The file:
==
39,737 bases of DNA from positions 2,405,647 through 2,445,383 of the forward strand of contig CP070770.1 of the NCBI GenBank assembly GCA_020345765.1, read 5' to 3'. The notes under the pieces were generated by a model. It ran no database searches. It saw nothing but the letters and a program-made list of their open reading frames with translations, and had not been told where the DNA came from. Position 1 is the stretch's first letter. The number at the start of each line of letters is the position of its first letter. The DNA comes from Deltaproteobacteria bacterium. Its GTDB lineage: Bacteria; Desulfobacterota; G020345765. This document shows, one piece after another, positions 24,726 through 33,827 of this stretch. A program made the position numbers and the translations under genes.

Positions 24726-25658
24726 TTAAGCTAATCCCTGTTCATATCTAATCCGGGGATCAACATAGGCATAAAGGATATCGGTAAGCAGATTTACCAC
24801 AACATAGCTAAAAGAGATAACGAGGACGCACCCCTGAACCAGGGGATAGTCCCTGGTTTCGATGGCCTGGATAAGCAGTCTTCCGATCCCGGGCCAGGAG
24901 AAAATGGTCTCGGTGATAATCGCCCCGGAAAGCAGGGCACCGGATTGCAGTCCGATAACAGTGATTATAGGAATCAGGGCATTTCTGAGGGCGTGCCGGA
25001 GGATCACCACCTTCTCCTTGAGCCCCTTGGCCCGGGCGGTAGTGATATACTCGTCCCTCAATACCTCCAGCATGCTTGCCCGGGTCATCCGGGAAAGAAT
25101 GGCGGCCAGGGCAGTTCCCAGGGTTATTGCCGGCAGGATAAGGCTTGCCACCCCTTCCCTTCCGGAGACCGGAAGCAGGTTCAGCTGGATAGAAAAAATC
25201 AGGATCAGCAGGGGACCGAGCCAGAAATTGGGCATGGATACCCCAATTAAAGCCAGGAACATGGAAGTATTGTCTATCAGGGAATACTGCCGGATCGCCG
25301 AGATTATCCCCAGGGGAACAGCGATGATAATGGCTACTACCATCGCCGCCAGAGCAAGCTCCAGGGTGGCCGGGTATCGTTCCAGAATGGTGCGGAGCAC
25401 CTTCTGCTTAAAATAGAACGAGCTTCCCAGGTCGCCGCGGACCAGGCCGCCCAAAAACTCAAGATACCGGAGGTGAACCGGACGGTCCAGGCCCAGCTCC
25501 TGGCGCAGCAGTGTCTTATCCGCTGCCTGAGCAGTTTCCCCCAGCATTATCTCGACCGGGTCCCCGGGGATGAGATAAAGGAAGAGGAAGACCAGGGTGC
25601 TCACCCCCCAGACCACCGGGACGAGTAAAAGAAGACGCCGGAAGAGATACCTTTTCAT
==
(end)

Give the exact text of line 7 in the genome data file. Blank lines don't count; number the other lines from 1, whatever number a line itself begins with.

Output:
25101 GGCGGCCAGGGCAGTTCCCAGGGTTATTGCCGGCAGGATAAGGCTTGCCACCCCTTCCCTTCCGGAGACCGGAAGCAGGTTCAGCTGGATAGAAAAAATC